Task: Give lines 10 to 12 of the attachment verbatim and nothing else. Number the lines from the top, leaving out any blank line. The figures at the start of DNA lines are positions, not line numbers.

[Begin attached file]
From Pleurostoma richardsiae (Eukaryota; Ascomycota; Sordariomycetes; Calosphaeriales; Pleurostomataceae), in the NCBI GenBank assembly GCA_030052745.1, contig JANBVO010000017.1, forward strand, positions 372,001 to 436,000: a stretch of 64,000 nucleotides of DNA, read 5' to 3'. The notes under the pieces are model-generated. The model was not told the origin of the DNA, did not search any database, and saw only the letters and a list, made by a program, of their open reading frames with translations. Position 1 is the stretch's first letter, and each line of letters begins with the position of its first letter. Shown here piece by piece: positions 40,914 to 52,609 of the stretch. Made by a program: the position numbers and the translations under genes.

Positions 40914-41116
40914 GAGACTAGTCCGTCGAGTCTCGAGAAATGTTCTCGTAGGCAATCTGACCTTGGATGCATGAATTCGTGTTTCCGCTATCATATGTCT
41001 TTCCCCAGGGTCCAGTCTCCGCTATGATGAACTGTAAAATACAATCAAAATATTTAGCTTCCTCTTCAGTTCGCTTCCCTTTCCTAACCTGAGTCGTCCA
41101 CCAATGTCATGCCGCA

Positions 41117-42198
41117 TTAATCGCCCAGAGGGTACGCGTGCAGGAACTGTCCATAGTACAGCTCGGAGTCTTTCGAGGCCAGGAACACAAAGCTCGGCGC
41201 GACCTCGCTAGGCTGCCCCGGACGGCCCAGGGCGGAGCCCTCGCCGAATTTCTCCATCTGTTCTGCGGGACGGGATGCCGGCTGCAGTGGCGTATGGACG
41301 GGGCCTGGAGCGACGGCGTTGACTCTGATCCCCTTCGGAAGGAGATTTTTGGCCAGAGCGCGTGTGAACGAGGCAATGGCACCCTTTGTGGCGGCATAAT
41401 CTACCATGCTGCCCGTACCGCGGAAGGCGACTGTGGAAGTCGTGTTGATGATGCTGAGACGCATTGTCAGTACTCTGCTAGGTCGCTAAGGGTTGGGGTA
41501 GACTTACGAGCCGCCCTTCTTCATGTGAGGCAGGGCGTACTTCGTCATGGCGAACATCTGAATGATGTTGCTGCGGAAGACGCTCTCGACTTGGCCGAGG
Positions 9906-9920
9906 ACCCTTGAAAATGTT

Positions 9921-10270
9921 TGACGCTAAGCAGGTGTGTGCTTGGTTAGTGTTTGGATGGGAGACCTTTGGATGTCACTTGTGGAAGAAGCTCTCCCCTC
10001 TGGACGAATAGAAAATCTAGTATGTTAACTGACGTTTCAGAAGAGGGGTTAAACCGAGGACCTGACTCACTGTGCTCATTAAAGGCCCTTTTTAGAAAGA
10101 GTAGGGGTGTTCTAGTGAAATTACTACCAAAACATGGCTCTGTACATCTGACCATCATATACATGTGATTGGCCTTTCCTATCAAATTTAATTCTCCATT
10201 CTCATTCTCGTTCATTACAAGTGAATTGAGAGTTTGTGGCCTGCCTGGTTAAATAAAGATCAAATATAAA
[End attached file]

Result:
41401 CTACCATGCTGCCCGTACCGCGGAAGGCGACTGTGGAAGTCGTGTTGATGATGCTGAGACGCATTGTCAGTACTCTGCTAGGTCGCTAAGGGTTGGGGTA
41501 GACTTACGAGCCGCCCTTCTTCATGTGAGGCAGGGCGTACTTCGTCATGGCGAACATCTGAATGATGTTGCTGCGGAAGACGCTCTCGACTTGGCCGAGG
Positions 9906-9920